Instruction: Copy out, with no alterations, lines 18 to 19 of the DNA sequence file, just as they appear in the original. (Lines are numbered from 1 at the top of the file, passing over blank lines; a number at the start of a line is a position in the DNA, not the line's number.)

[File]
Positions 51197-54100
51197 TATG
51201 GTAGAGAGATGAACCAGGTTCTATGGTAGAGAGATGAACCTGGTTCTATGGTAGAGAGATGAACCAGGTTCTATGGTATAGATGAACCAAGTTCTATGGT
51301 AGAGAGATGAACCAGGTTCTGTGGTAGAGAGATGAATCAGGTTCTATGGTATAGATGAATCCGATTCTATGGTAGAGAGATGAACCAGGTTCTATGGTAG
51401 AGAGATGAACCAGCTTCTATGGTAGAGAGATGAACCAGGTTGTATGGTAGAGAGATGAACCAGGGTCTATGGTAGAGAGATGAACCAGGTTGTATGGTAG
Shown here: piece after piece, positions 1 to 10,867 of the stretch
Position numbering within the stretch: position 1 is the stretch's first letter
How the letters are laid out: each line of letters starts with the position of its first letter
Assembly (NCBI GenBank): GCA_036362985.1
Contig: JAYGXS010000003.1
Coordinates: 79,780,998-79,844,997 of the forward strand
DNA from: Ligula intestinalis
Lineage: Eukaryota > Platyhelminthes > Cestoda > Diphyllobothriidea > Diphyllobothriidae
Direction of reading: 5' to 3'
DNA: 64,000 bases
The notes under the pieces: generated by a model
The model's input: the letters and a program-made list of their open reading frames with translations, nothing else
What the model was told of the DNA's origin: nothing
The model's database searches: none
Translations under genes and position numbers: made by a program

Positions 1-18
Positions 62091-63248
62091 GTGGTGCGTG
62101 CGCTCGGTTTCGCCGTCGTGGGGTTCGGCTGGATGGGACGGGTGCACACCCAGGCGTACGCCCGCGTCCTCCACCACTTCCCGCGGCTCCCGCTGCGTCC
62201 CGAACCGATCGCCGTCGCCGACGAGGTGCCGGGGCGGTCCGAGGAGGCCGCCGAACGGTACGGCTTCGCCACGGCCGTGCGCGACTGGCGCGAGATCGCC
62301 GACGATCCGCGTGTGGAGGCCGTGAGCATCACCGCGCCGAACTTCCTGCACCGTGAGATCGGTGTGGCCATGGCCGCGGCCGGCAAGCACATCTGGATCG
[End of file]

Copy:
What the model was told of the DNA's origin: nothing
The model's database searches: none